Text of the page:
Close on the heels of Afghan President Karzai’s questioning of the Durand Line as border between Pakistan and his country and the defence minister of Afghanistan calling for military assistance from India, President Karzai arrived in Delhi for soliciting defence aid. Chanakya adherents in South Block, where the defence and foreign ministries vie for space, and Sardar Patel Bhawan, where the National Security Council is located, are no doubt delighted. Finally, they can work Kautilya’s theory that states ‘an enemy’s enemy is a friend’ and its Mandala corollary that concentric circles ring a state: the first circle of enemies followed by that of friends.
India can now look forward to making Pakistan face both ways, to its North and East. This can repay Pakistan for its participation along with China in creating a similar dilemma for India, the ‘two front’ problem. Incidentally, the latest reference to this perception in India was in the recently released Blue Book by China that discusses India. The proportion of India’s military might that is Pakistan centric automatically then is reduced, enabling partial redressing of the strategic balance by Pakistan. To proponents of Chanakya-niti, India by responding positively to Afghanistan can tip the scales in India’s favour.
Incidentally, this option has been India’s quiver now for over a decade. The National Democratic Alliance regime had in its initial phase attempted to take the ‘Gujral doctrine’ further. The doctrine was about reaching out asymmetrically to neighbours, though Pakistan had not been initially included. Even so, it was Gujral’s foreign secretary, Salman Haidar, who had set the frame that the BJP government could take forward. In the event, the Pakistan army sprung an ambush on Vajpayee’s Lahore initiative by ‘doing a Kargil’ on India.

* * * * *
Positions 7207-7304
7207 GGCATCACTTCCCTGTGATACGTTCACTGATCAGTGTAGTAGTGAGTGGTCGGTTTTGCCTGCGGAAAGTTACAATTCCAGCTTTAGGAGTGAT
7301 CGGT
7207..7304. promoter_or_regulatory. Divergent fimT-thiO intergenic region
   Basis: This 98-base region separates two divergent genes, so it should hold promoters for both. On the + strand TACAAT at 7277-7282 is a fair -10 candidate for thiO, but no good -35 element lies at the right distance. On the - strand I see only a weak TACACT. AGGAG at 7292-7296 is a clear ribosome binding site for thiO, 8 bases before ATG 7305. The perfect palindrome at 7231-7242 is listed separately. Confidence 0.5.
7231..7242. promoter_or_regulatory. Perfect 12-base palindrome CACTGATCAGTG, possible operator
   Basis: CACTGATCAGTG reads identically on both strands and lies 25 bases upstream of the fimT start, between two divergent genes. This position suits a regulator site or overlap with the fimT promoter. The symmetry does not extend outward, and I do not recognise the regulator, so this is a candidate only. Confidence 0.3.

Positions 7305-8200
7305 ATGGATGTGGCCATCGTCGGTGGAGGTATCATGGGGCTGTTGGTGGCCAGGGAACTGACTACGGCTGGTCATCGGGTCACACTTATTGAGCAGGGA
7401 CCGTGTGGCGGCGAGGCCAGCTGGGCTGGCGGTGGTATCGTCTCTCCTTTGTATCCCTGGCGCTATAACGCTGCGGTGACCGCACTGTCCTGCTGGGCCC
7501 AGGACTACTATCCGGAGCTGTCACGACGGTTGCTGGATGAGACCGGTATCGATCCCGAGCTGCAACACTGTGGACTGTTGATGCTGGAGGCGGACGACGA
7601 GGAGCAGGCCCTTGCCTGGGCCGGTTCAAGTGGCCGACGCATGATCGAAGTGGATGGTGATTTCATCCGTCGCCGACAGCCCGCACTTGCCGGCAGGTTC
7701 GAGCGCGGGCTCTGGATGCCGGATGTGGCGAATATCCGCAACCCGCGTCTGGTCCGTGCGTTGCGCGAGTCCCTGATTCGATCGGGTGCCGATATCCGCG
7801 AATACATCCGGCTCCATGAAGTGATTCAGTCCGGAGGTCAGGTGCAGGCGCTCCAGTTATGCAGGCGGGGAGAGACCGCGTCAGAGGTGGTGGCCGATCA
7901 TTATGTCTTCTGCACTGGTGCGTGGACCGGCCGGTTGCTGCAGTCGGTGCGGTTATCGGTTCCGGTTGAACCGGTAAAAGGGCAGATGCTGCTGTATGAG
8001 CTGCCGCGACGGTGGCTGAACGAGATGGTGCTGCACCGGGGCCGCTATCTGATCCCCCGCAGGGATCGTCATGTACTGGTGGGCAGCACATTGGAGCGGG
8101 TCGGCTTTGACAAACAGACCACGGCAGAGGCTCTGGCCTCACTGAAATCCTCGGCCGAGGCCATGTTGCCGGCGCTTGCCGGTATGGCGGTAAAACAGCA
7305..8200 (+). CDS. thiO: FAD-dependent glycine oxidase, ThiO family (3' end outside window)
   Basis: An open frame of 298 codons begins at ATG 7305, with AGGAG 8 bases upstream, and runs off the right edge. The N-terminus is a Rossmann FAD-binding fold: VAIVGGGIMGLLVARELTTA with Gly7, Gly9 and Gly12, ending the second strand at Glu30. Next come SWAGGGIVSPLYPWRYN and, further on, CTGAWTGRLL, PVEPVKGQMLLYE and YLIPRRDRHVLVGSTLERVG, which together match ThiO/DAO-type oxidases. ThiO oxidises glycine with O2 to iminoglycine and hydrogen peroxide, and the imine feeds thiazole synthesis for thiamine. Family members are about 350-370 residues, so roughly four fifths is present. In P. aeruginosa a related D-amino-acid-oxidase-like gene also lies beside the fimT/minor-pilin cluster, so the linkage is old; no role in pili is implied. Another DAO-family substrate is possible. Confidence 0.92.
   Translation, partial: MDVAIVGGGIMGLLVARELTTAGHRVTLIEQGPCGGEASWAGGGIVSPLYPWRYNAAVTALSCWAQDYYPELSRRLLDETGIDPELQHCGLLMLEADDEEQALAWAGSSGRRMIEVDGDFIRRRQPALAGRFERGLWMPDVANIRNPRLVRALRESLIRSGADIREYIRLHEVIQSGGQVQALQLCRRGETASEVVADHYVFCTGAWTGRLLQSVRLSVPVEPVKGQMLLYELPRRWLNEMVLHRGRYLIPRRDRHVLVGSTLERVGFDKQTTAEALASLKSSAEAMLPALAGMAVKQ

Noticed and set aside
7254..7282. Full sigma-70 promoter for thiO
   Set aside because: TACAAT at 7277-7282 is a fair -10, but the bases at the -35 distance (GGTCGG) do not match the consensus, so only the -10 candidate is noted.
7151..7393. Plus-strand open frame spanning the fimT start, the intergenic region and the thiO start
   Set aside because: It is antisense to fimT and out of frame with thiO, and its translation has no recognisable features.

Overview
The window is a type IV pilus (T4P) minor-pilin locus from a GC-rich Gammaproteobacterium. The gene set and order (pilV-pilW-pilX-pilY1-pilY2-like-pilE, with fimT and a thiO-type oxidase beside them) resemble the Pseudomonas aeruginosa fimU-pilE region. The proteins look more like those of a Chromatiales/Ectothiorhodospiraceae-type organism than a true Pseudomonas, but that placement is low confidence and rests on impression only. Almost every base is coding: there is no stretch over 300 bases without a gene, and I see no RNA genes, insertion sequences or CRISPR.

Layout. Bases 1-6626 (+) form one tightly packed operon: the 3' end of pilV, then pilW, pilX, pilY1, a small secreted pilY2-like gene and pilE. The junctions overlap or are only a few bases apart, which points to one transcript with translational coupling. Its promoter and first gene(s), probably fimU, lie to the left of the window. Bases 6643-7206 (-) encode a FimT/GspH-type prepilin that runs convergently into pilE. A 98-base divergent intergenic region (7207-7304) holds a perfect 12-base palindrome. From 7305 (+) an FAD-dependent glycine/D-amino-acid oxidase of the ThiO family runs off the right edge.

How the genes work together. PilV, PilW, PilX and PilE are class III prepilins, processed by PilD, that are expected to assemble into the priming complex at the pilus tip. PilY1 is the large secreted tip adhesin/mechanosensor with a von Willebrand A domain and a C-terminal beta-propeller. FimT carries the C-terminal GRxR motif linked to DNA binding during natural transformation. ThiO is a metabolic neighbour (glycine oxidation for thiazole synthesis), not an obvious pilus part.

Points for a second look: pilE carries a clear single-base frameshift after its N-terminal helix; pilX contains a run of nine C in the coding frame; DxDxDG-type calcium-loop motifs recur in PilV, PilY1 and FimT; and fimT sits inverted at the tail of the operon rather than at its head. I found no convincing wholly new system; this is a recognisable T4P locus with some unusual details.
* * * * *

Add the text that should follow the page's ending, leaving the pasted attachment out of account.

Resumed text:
Thereafter, with the aftermath of 9/11 providing a backdrop, India has contemplated getting even. The parliament attack provided justification while the Baluch uprising provided an opportunity. India’s presence as peace -building partner in Afghanistan provided India an access. The result was in Musharraf sending in over seven Pakistani brigades to pacify the Baluch. Pakistan has raised the issue of nexus that India has consistently denied. However, it is no coincidence that two chiefs of India’s intelligence of the period today run prominent conservative think tanks in Delhi.
After reminding Pakistan that it lived in a glass house and therefore must not throw stones at others, Vajpayee set the frame for the policy over the remainder of the decade. The result has been in a dialogue process carried forward by the successor UPA I regime that was derailed by 26/11. The liberal paradigm of economic interdependence soothing security concerns underlay relations in the period. In the event, the crisis revived the idea of keeping Pakistan unbalanced in order to defuse the tendency for strategic activism in its security establishment. This could be through using Afghanistan as a springboard.